Dr. Robert Bristow believes a decidedly low-tech approach could significantly enhance the survival rate for ovarian cancer, even though it’s the deadliest women’s reproductive cancer, claiming 15,000 lives each year; it has no reliable screening or prevention methods; and its research funding is about one-sixth the amount for breast cancer.
“We don’t have to redesign a molecule to improve the outcome for women with ovarian cancer,” says Bristow, the Philip J. DiSaia Chair in Gynecologic Oncology and director of UC Irvine’s Division of Gynecologic Oncology. “Recent research has shown that the most profound impact on survivorship occurs when women get proper care from surgeons trained in the latest techniques for treating ovarian cancer.”
In March, he presented to the Society of Gynecologic Oncology a study of 50,000 ovarian cancer patients finding that poor women and African Americans were less likely to receive the highest standards of care, leading to worse outcomes than for white and affluent patients.
“Not all women are benefiting equally from improvements in ovarian cancer care,” Bristow says. “The reasons behind these disparities are not entirely clear, which is why we need additional research.”
The study’s goal was to quantify differences related to race and socioeconomic status among women being treated for epithelial ovarian carcinomas – cancer that forms on the surface of an ovary. It also aimed to determine whether their care adhered to National Comprehensive Cancer Network treatment guidelines.
Bristow and colleagues found that five-year survival rates varied significantly. (Improvement in ovarian cancer care is measured in length of survival after diagnosis rather than a “cure” rate.)
Among those whose care met NCCN standards, the rate for white women was 41.4 percent, compared with 33.3 percent for African American women. Among those whose care did not meet NCCN standards, the rate for white women was 37.8 percent, compared with 22.5 percent for African American women. Those on Medicaid or without insurance faced a 30 percent increased risk of death. Poor women – defined as having an annual household income of less than $35,000 – had worse survival rates regardless of race.
Bristow’s study was part of an effort by the Society of Gynecologic Oncology and colleagues at the Mayo Clinic and Washington University in St. Louis to assess the quality and outcomes of ovarian cancer care in the U.S.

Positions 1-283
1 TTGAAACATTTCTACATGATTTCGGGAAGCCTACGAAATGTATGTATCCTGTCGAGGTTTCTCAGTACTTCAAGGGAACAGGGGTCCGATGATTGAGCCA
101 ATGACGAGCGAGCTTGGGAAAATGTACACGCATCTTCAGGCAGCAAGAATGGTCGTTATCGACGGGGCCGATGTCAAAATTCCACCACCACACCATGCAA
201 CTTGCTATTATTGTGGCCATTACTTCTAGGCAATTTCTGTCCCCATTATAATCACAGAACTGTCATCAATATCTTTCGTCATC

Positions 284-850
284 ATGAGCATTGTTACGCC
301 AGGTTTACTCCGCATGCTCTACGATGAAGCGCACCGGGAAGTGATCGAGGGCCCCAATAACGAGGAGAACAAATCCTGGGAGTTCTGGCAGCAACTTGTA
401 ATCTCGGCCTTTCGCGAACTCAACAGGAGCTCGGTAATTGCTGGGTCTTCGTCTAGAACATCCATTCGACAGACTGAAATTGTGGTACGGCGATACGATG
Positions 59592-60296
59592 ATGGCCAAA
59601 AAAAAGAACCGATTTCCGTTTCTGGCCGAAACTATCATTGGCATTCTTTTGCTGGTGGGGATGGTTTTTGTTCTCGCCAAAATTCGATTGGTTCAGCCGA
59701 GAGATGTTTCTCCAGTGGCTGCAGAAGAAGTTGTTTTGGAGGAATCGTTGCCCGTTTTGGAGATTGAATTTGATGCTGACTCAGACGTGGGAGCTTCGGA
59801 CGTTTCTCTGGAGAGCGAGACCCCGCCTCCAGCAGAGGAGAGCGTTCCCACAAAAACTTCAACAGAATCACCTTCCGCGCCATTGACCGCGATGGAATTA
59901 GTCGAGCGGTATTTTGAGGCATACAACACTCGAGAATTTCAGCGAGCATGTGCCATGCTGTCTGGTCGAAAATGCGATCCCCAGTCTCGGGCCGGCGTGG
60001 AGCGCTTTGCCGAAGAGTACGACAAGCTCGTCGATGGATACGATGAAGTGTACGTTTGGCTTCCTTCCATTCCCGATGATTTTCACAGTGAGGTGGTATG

In November, Bristow led a symposium at UC Irvine that attracted gynecologic surgeons from 10 countries – including Australia, Poland and Denmark – to learn the latest surgical and chemotherapy techniques for treating ovarian cancer.
“This is helping us understand the kind of advanced expertise we need to bring to women in Denmark,” said Dr. Pernille Jensen of Odense University Hospital. Her nation is planning to consolidate ovarian cancer treatment from five sites to one in order to concentrate surgical expertise and improve the level of care women receive.
“There is a great need to raise the education level of fellowship-trained surgeons,” Bristow says. “Under the best circumstances, treating ovarian cancer is challenging, because there’s no screening tool available to detect the disease in its early stages.”
Since only 20 to 30 percent of ovarian cancers are diagnosed while still confined to the primary site, it’s critical that surgeons can effectively treat it in advanced stages after the cancer has spread to areas such as the liver, the lungs and nearby lymph nodes.
Even women with late-stage ovarian cancer can see survival rates significantly higher than those treated with traditional approaches.
“For example, we’ve known for several years that the combination of intravenous chemotherapy and intraperitoneal chemo – in which the drugs are injected directly into the abdominal cavity – greatly improves survival,” Bristow says. “Yet too many cancer centers rely solely on IV chemo.”
He says the symposium will become an annual event, with UC Irvine and colleagues at Washington University in St. Louis hosting in alternate years.
UC Irvine has a legacy of leadership in treating reproductive cancers.
DiSaia, the founding director of the Division of Gynecologic Oncology and Bristow’s predecessor, is legendary, having written the first comprehensive book on treating gynecologic cancers. DiSaia recently published the eighth edition of Clinical Gynecologic Oncology. He is also chairman of the Gynecologic Oncology Group, a national collaboration of universities and cancer centers that directs studies funded by the National Cancer Institute.